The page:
Strategic Supply Management at Pacific Gas and Electric Company

Author(s):

Richard L. Pinkerton, Ph.D., C.P.M.
Richard L. Pinkerton, Ph.D., C.P.M., Chair and Professor of Marketing and Logistics, The Sid Craig School of Business, California State University, Fresno 93740-8001, (559) 278-7830, E-mail: richard_pinkerton@csufresno.edu
Kevin J. Dowd
Kevin J. Dowd, Director of Purchasing, Pacific Gas and Electric Company, 123 Mission Street, San Francisco, CA 94105, (415) 973-2661

84th Annual International Conference Proceedings - 1999 

Abstract. This is the case history of how one of the nation's largest privately owned utilities, Pacific Gas and Electric Company (PG&E) in San Francisco, changed from reactive purchasing to strategic supply management. Starting in 1993, PG&E established partnerships with key suppliers, consolidated purchasing from the field and negotiated long-term contracts based on total cost of ownership. This paper will summarize the major policies, procedures, and programs instituted to achieve strategic supply chain management.

A Short Profile of Pacific Gas and Electric Company in San Francisco, CA (PG&E). Founded in 1852 as a traditional energy "public utility", PG&E corporation provides gas and electric services to northern and central California and is one of the nation's largest investor owned energy-based holding companies including: PG&E Company, U.S. Generating Company, PG&E Gas Transmission, PG&E Energy Services, and PG&E Energy Trading. In 1997 operating revenue was $15,400,000 provided by 21,000 employees. Since 1996, PG&E Corporation is a combination of regulated and deregulated operations, however, this paper focuses on the purchasing operations of PG&E Company as it competes in the newly competitive energy market. Please note that PG&E Company is still regulated by the California Public Utilities Commission (CPUC) which reviews and authorizes specific financial earnings based on approved costs. Hereafter, the company will be simply referred to as PG&E.

The Beginning of Strategic Supply Management at PG&E. In July of 1993, PG&E published a document called "CES Investment Strategy: Procurement II Project summary." Based on the combined work of Bain Company, a leading consulting firm, and PG&E analysis teams. A major finding in their report defined a world class (benchmark) purchasing organization as one which:

  • Separates strategic and tactical purchasing activities
  • Uses cross-functional commodity teams to leverage expert knowledge and integrate field concerns into purchasing decision making
  • Forms alliances with a few key suppliers to assure the success of both enterprises
  • Makes purchasing decisions based on lowest total cost rather than price
  • Conducts regular internal and external benchmarking to monitor and improve performance

This paper will highlight the progress made over a five-year period to achieve these goals. Anyone familiar with a huge utility will appreciate the enormity of this task, somewhat like trying to turn the Titanic to find open water and miss the icebergs. The following actions are not in any particular order in terms of sequence or importance.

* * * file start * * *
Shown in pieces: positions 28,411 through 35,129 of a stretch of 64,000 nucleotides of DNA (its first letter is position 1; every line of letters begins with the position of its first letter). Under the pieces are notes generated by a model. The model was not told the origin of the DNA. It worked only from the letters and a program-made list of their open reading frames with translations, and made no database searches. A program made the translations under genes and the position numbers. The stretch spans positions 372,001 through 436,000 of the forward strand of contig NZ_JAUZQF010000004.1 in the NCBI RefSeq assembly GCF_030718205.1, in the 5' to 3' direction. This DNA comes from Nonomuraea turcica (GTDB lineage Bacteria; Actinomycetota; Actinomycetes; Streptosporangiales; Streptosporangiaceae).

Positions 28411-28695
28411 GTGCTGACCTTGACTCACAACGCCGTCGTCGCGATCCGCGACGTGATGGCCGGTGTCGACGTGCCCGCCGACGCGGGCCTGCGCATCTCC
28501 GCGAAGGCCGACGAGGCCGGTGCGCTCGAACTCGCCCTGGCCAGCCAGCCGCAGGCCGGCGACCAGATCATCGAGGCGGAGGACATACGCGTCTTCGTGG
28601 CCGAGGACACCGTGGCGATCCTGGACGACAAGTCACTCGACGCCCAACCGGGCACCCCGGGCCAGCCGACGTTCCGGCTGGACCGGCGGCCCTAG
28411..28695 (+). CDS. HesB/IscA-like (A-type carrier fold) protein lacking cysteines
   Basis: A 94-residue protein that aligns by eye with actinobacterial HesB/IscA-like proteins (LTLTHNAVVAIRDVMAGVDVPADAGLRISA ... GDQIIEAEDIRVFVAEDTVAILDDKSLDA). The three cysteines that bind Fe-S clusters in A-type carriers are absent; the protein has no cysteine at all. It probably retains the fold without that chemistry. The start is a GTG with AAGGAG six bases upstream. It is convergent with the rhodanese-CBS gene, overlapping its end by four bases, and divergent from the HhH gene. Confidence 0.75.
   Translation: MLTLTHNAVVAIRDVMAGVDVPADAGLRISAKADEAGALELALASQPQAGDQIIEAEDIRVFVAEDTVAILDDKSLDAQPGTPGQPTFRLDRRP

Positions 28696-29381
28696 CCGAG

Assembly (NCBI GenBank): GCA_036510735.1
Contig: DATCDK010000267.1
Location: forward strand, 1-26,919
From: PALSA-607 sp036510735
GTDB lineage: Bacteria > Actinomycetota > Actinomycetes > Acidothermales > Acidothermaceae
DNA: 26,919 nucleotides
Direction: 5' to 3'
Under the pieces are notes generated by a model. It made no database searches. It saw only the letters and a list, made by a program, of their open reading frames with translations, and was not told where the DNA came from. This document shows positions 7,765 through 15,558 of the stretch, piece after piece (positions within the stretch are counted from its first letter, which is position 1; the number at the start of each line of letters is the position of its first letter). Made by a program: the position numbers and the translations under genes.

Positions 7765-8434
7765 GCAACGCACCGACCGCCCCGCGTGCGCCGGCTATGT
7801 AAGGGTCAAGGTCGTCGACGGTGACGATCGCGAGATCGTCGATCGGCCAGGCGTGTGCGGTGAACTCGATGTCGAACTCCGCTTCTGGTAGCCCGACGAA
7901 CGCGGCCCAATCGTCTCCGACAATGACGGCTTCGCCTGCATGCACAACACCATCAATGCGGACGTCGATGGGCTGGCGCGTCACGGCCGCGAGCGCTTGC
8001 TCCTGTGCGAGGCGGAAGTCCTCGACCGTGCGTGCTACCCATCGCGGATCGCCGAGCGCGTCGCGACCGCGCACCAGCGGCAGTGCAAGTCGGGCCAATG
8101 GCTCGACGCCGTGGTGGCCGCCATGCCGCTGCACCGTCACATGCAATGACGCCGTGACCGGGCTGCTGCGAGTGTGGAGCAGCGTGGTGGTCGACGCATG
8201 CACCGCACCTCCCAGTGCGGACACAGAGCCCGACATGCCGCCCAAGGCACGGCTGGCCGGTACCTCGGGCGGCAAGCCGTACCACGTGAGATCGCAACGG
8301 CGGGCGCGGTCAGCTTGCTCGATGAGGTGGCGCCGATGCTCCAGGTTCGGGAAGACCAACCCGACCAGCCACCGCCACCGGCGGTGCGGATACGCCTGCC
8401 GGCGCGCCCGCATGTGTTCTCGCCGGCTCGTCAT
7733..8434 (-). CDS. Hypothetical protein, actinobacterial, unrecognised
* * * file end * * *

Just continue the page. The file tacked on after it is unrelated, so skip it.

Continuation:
Value Managed Relationship (VMRs). Cross-functional terms including purchasing, engineering, operations, and suppliers developed eight key VMRs which consolidate at least eighty percent of selected critical and high value purchases to single suppliers who typically have three-year contracts. (Although one has a ten year contract). The selected suppliers were all previous suppliers of long standing and both sides had to agree to doing business based on: open communications, sharing schedule data, documenting life cycle costs with the requirement by the supplier to constantly improve quality at lower costs and most important, awards would be based on negotiations and trust as opposed to traditional competitive bidding. These VMRs include: distribution transformers, cable, power transformers, and negotiations are now being conducted for steel gas pipe and power circuit breakers. A few VMRs purchases total $40 million per year and are obviously "A" inventory items. Most of the VMRs started in 1996-97.

All VMR suppliers visit PG&E purchasing headquarters in San Francisco at least four times a year for a formal review of contract progress including status reports regarding issues, orders received, specifications, quality, logistics, pricing, and management. For example, defects per thousand, dollar savings, and pricing compared to the CPI and PPI are reported and analyzed.

Utility Distributorships. Huge expenditures in pole line hardware, gas fittings, and plastic pipe have been consolidated to just three major distributors for the above material. Proposals prepared by cross-functional teams were sent to leading distributors and responses were then analyzed and rated on weighted scales for pricing and life cycle costs, services, delivery, stocking capacity, quality, and management experience and skill. Six finalists for each contract were invited to make an oral presentation to the teams prior to the final awards of one-year renewable contracts. It is anticipated that with good experience, these contracts which started in 1996-97 will be multi year, probably 3-5 years.